Phytochemical profile of commercially available food plant powders: their potential role in healthier food reformulations

M. Neacsu*, N. Vaughan, V. Raikos, S. Multari, G. J. Duncan, G. G. Duthie, W. R. Russell

*Corresponding author for this work

Research output: Contribution to journalArticlepeer-review

42 Citations (Scopus)


Reformulation of existing processed food or formulation of new foods using natural products (plant-based) will inherently confer to new products with less calories, fat, salt, phosphates and other synthetic components, and higher amounts of fibre, antioxidants, vitamins and other beneficial components. Plant ingredients, such as food plant powders, are currently being used in food manufacturing, predominantly for flavouring and colouring purposes. To expand their use as a food ingredient, freeze-dried powders representing major vegetable groups were characterised by targeted LC-MS/MS analysis of their phytochemicals. All the plant powders were found to be rich in flavonoids, phenolic acids and derivatives; total content in these compounds varied from around 130 mg kg-1 (green pea) to around 930 mg kg-1 (spinach). The food plant powders' phytochemical content represents valuable information for the food industry in the development of healthier novel foods and for the reformulation of existing food products in relation to antioxidants, food preservatives and alternatives to nitrite use.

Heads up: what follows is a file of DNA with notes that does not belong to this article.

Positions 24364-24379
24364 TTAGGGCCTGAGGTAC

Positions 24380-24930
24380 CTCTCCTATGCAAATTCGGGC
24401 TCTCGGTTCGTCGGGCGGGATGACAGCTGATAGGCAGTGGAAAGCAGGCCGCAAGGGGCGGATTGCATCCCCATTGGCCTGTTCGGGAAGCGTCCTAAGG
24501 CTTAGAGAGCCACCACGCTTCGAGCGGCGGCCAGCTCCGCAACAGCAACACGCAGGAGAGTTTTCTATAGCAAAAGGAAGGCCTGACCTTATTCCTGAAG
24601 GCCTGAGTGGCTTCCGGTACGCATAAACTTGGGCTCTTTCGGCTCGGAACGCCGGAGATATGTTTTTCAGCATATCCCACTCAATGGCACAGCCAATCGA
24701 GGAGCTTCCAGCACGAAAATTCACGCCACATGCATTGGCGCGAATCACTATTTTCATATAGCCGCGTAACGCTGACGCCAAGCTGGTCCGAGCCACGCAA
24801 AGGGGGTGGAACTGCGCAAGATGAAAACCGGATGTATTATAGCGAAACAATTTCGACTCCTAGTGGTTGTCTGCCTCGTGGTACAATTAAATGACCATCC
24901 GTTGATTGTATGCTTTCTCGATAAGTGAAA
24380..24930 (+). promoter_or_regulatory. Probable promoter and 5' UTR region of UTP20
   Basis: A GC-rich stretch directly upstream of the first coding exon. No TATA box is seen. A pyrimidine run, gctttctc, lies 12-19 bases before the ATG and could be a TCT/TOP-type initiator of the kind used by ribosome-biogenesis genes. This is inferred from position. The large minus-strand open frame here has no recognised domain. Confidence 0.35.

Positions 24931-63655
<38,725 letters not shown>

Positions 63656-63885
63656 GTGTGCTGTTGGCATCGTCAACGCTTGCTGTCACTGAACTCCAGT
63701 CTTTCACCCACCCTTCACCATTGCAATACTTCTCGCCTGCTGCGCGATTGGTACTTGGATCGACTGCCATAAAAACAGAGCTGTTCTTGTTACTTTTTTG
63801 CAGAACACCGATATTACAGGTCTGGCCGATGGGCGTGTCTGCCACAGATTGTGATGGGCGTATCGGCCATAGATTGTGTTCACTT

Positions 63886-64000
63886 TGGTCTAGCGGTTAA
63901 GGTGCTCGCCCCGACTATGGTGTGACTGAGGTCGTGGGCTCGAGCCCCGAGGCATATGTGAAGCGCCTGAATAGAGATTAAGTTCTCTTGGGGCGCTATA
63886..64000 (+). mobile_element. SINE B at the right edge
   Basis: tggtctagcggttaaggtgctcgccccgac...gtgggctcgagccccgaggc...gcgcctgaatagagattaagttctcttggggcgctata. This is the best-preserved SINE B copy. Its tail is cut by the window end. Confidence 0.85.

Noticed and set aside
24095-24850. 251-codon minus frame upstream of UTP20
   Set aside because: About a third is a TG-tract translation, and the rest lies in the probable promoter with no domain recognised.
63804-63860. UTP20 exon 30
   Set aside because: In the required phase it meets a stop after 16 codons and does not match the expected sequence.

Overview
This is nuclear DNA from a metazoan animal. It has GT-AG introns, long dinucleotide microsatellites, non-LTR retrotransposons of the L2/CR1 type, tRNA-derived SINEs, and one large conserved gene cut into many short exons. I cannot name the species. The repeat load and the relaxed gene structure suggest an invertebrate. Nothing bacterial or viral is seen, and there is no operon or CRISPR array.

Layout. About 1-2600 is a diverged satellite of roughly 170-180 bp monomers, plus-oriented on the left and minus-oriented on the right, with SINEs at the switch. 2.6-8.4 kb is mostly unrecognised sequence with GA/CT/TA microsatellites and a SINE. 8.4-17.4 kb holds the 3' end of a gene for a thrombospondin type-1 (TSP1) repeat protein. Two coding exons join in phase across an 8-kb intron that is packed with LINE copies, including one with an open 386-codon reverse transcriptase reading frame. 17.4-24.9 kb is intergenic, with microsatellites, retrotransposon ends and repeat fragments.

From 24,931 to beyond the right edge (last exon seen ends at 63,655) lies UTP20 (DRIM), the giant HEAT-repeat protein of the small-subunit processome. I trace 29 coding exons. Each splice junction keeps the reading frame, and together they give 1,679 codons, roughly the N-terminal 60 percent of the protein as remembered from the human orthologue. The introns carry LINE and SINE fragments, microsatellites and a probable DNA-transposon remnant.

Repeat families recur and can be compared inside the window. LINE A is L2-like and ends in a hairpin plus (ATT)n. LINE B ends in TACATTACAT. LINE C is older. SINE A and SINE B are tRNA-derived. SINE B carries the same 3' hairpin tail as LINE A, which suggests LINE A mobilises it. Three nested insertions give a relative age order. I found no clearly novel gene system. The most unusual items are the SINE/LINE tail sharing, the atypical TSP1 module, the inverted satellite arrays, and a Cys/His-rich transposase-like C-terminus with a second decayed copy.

Original languageEnglish
Pages (from-to)159-169
Number of pages11
JournalFood Chemistry
Early online date4 Feb 2015
Publication statusPublished - 15 Jul 2015

Bibliographical note

Funding: The Scottish Government’s Rural and Environment Science and Analytical Services Division (RESAS).


  • flavonoids
  • food plant powders
  • food reformulation
  • healthier foods
  • phytophenols


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